In United States v. Di Blasi, D.C.N.J., 1 F. Supp. 28, the Court held that a misrepresentation by petitioner of his place of residence, knowingly made, was fraud justifying the cancellation of his certificate.Summary of this case from United States v. Udani
July 29, 1932.
Phillip Forman, U.S. Atty., of Trenton, N.J., and Oliver Randolph, Asst. U.S. Atty., of Newark, N.J.
Orlando Kisselman, of Camden, N.J., for respondent.
Proceedings by the United States to cancel a certificate of naturalization issued to Sosti Di Blasi.
Decree for cancellation of certificate.
Respondent was issued a certificate of naturalization in the United States District Court for the Eastern District of Pennsylvania on October 4, 1923. Petitioner has filed its petition, alleging that the certificate was illegal, because respondent was not a resident of the state of Pennsylvania at the time, and further that the respondent fraudulently represented to the department and the court that he and his family were resident in Philadelphia at the time of filing his petition for naturalization, whereas, in fact, they were all residents of New Jersey at that time.
The main proof produced by the government consists of signed statements of the respondent, and his own testimony. The respondent, in the early part of 1923, filed with the naturalization department, a request for a certificate of arrival, in which he stated, in his own handwriting, that his wife, Maria, at that time resided with him at 735 Manton street, Philadelphia, Pa.
The next paper is his petition for naturalization, executed May 15, 1923, which is signed by him, and which he swore to, on that date, as being true. In this petition, it is stated that the respondent's address is 735 Manton street, Philadelphia, Pa.; that his wife, Maria, and his three children were with him. The address of the wife and children is not given, except as the words "with me" indicate the Manton street address.
Subsequently, on January 20, 1925, Di Blasi appeared in the United States court for the Eastern District of Pennsylvania, as a witness and voucher for another person desiring to be naturalized, and it developed in his examination that he then claimed his residence in New Jersey. After some conversation, Di Blasi then admitted and signed an affidavit certifying to the facts that, at the time of the filing of his petition for naturalization, he was not a resident of Pennsylvania, nor at the time the certificate was issued to him. In this affidavit, he stated that he, with his family, removed to New Jersey on February 15, 1920 or 1921, and further "I knew I was swearing falsely at the time."
The defense attempted to prove that, although the family of Di Blasi moved in 1921 to New Jersey, he retained two third-story rooms in the Manton street house, in Philadelphia, which he occupied frequently, with the intention of maintaining his residence there, for the purpose of making his application for citizenship in the same court in which he had filed his declaration of intention. Several witnesses were produced to corroborate his claim. In view of the fact that, when the request for the certificate of arrival was made out, respondent stated that his wife and children were living with him at the Manton street house; that, in preparing his final application, he made the same representations, although he now admits that at both times the family was resident in New Jersey, I am convinced that the statements made in his affidavit of January 20, 1925, are true. There is no suggestion made that at the time of executing this affidavit he told the examiners that he maintained a residence in Pennsylvania for naturalization purposes. If he had this in mind from the beginning, surely he would have made the claim when requested to put the facts in affidavit form. I cannot avoid the belief that the defense, as presented, was an afterthought. The examiner who took the statement would have no interest sufficient to induce him to endeavor to procure a false admission, or to threaten the respondent for the purpose of intimidation.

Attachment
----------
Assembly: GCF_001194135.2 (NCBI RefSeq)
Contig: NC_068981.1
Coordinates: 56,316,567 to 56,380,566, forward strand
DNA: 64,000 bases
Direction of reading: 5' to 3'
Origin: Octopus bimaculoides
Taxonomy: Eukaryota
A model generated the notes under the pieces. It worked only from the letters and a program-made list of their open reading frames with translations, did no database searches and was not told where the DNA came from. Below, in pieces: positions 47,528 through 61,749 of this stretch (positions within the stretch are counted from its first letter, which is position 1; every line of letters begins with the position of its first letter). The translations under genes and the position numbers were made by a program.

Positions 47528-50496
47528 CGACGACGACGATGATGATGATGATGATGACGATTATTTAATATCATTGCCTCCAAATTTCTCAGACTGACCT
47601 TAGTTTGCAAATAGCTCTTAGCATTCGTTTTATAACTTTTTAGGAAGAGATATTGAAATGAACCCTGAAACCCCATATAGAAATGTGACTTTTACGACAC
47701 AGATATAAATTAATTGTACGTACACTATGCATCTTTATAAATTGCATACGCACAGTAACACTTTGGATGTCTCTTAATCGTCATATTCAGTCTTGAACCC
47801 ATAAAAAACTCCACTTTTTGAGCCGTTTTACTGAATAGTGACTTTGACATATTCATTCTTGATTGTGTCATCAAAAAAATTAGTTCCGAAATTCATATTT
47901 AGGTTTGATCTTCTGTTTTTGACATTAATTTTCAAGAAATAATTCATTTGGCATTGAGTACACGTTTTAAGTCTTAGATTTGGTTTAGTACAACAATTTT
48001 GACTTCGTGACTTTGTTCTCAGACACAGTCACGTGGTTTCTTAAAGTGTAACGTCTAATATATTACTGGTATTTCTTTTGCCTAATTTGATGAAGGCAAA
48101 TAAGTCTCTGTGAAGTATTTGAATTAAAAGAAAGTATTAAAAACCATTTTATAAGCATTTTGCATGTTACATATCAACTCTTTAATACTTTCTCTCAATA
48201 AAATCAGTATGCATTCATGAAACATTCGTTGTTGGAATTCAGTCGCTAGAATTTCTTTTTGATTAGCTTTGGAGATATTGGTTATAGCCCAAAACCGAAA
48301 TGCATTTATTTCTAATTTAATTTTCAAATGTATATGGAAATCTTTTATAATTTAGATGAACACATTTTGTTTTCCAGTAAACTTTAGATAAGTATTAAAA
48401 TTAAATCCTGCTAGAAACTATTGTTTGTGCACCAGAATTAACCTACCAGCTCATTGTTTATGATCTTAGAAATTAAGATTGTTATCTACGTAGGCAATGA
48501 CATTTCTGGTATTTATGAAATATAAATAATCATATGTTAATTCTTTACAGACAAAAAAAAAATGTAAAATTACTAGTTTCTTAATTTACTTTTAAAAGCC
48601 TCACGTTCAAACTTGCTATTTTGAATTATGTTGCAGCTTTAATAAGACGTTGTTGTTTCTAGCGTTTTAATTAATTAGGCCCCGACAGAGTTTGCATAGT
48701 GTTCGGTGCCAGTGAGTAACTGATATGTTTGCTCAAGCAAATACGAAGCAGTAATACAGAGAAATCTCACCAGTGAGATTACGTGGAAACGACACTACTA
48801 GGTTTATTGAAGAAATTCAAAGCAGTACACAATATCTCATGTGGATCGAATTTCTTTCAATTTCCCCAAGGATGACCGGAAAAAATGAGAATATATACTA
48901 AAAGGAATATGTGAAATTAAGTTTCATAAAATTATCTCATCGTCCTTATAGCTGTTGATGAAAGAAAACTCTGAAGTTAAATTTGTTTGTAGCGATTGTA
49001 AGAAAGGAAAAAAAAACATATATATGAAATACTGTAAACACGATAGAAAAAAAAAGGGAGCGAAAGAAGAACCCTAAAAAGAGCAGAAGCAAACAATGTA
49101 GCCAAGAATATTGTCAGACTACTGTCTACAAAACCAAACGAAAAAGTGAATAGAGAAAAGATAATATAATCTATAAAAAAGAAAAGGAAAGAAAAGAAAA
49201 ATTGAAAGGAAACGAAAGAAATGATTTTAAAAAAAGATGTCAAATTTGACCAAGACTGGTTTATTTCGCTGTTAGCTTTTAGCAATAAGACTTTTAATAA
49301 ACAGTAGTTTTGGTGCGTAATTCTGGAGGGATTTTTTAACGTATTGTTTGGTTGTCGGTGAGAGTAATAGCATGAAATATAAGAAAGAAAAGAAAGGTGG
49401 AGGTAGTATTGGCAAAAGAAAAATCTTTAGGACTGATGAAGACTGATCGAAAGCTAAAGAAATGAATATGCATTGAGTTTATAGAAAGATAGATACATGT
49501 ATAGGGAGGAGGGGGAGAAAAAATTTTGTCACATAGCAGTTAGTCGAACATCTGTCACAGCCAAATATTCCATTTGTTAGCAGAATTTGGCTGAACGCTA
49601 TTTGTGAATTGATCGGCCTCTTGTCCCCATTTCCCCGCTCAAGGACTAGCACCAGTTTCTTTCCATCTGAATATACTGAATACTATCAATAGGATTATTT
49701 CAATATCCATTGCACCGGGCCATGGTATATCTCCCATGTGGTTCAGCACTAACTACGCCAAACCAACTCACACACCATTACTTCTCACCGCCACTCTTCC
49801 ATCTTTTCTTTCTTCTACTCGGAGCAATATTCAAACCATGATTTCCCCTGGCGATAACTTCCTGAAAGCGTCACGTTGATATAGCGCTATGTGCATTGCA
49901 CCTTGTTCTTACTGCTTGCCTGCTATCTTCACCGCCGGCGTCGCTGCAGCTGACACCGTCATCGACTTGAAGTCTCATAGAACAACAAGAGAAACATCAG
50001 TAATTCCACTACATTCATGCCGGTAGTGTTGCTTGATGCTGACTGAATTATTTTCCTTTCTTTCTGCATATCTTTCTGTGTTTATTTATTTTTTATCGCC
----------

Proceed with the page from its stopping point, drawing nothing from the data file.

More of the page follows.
I find as facts: (1) That the respondent was not a resident of the state of Pennsylvania at the time the petition was filed, nor at the time the certificate was issued; (2) that the respondent intentionally misstated the facts as to his residence and the residence of his wife and children, in the application for naturalization.
As matters of law, I find: (1) That the court issuing the certificate was without jurisdiction, because respondent was not a resident of the district at the time of issuance; therefore, the certificate was illegally issued; (2) that, by reason of the intentional misrepresentation, the respondent is guilty of fraud, invalidating the certificate of naturalization.
Decree will be made in accordance with the prayer of the petition.